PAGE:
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How Does Personal Injury Protection (PIP) Insurance Work?

Increasing Your Recovery Through a PIP Insurance Claim

Personal injury protection coverage is often referred to as “PIP.” That term generally includes medical payment and medical expense coverage. When successful, a PIP claim can greatly increase your case’s recovery; in other cases, a PIP claim can act as a hindrance and prevent you from obtaining the maximum amount of damages to which you are entitled. If you are trying to determine whether a PIP claim is the best option for you, our attorneys at Simeone & Miller, LLP are here to break down the basics.

What Is PIP Insurance?

PIP insurance provides first-party, no-fault coverage, which means you will recover from your own insurance company and do not need to prove that another driver was at fault (or that you were not at fault) to recover. You must simply prove that you were injured in the accident and that the bills you are submitting for payment are fair and reasonable and resulted from the accident.

Each state has different deadlines and procedures for making a PIP claim and submitting medical and lost income documentation for payment. It is, therefore, vital to know which state governs the policy under which you are seeking PIP and to comply with the applicable deadlines and rules.

Unfortunately, some PIP claims can result in litigation because there can be a dispute as to whether treatment was caused by the accident and whether the amount of the medical bills is reasonable. Thus, if you decide to submit a PIP insurance claim, it is a good idea to consult an attorney to prevent a claim from turning into a full-scale legal battle.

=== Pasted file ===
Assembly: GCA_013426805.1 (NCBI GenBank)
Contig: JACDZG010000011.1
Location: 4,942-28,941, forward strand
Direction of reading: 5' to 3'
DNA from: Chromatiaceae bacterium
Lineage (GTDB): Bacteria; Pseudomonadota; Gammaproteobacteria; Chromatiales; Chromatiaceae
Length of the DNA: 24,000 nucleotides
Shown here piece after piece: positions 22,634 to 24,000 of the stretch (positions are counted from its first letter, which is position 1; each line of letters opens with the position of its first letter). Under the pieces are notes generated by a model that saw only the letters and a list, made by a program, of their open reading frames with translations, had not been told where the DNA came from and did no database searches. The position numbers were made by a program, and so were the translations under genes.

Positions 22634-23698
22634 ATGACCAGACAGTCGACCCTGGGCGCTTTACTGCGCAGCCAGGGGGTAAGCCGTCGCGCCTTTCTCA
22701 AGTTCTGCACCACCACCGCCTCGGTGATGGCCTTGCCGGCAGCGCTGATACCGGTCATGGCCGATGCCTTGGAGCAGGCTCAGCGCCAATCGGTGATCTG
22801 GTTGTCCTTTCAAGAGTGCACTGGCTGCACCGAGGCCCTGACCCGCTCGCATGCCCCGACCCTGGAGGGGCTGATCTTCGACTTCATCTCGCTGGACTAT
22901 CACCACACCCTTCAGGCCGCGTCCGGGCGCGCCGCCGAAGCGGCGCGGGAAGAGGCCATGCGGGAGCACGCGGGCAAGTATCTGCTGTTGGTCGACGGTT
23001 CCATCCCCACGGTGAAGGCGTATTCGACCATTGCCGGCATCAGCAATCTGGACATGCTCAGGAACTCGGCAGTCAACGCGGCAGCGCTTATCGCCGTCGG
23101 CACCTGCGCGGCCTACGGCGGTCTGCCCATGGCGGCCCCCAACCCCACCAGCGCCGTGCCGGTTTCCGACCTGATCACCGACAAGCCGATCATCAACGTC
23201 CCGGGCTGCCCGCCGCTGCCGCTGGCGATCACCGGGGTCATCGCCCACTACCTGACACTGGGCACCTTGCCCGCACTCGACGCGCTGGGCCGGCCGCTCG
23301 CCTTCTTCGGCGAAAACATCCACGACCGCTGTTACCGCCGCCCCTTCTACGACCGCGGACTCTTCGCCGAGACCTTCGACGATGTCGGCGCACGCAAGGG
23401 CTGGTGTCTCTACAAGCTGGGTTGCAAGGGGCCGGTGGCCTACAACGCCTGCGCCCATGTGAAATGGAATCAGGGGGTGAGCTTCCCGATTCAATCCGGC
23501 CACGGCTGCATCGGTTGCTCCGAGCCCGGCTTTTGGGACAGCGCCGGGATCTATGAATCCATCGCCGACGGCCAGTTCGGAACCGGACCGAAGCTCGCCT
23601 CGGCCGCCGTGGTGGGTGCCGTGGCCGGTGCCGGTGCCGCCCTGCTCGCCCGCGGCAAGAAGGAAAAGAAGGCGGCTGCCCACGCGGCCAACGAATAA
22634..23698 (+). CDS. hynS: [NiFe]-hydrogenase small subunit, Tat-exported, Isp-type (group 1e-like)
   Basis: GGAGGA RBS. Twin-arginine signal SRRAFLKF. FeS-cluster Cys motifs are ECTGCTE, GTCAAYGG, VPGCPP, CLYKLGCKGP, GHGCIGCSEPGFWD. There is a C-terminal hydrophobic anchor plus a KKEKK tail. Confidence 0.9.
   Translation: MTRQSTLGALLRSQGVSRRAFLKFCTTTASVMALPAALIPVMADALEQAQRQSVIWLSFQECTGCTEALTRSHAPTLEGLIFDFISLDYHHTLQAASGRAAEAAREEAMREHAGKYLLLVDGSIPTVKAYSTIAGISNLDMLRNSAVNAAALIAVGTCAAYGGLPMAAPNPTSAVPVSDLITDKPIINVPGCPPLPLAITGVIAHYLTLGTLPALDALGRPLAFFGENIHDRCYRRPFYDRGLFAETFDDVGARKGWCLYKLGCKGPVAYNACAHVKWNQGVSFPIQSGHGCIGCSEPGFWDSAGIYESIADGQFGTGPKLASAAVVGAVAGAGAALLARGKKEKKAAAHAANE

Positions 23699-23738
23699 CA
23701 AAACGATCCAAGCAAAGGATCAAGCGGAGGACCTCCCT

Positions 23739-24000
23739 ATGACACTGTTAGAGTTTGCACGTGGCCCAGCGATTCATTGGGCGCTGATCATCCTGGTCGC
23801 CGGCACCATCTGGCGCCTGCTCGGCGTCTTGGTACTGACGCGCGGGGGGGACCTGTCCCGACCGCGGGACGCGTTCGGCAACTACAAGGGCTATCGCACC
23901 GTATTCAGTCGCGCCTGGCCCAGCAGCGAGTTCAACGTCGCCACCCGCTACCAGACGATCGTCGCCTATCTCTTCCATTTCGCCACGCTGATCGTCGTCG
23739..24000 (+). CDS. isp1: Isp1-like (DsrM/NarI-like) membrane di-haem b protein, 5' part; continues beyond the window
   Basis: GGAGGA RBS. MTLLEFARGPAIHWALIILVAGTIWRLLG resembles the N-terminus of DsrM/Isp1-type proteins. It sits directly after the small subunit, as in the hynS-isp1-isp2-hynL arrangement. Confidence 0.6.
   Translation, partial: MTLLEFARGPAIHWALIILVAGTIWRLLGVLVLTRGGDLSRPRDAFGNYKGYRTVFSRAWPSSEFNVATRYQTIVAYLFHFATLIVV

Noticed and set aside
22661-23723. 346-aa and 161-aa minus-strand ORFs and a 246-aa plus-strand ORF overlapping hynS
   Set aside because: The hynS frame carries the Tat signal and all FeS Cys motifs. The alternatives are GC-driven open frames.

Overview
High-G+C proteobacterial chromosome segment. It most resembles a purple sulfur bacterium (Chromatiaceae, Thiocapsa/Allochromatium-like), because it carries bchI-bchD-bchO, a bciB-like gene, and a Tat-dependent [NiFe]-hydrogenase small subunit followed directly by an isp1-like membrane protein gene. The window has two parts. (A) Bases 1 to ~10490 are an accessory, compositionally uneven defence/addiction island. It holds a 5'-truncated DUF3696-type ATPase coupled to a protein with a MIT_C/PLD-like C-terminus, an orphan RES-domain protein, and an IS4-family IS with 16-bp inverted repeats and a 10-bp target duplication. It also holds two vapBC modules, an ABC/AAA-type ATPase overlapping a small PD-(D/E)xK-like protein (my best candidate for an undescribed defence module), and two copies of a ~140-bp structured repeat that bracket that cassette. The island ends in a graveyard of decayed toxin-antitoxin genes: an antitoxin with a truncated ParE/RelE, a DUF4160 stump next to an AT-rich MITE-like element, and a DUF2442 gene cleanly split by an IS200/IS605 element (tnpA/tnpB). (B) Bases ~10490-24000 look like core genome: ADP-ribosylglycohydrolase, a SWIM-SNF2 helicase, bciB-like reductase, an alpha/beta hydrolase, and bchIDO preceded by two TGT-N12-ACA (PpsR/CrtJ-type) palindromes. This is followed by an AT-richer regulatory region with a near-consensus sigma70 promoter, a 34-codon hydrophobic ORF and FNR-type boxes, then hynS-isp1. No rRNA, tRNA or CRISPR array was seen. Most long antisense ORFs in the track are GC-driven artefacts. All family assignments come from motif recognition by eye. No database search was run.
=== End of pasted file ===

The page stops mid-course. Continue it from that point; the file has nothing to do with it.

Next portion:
Please note: While in most states, PIP coverage is only available to drivers and passengers of covered vehicles, in some states, such as Maryland, a pedestrian can make a PIP claim (and a claim for negligence) against the driver whose vehicle struck them.

Can I File a Legal Claim and a PIP Claim?

In most states, you can submit a claim to receive PIP benefits from your own insurer in addition to bringing forth a legal claim against the negligent driver who caused the accident and your injuries. On the other hand, making a PIP claim can sometimes prevent you from seeking legal compensation from the negligent driver. This is important to note because PIP generally only pays for medical bills and, in some cases, lost wages, but never pain and suffering. Therefore, in many cases, you do not want to sacrifice your legal claim against the other party, especially if their negligence is clear, by making a PIP claim.

If your case allows you to pursue both a legal and PIP claim, PIP can be extremely helpful in settling cases because it provides another source of available insurance and, therefore, increases the amount of your recovery. Moreover, you can usually recover PIP before you are able to settle your negligence case against the other driver, which can help pay for your treatment or compensate for missed work and lost income while you receive such treatment for your injuries.

Are you considering filing a PIP and legal claim? Contact Simeone & Miller, LLP online or at (202) 888-0872 to consult a professional attorney.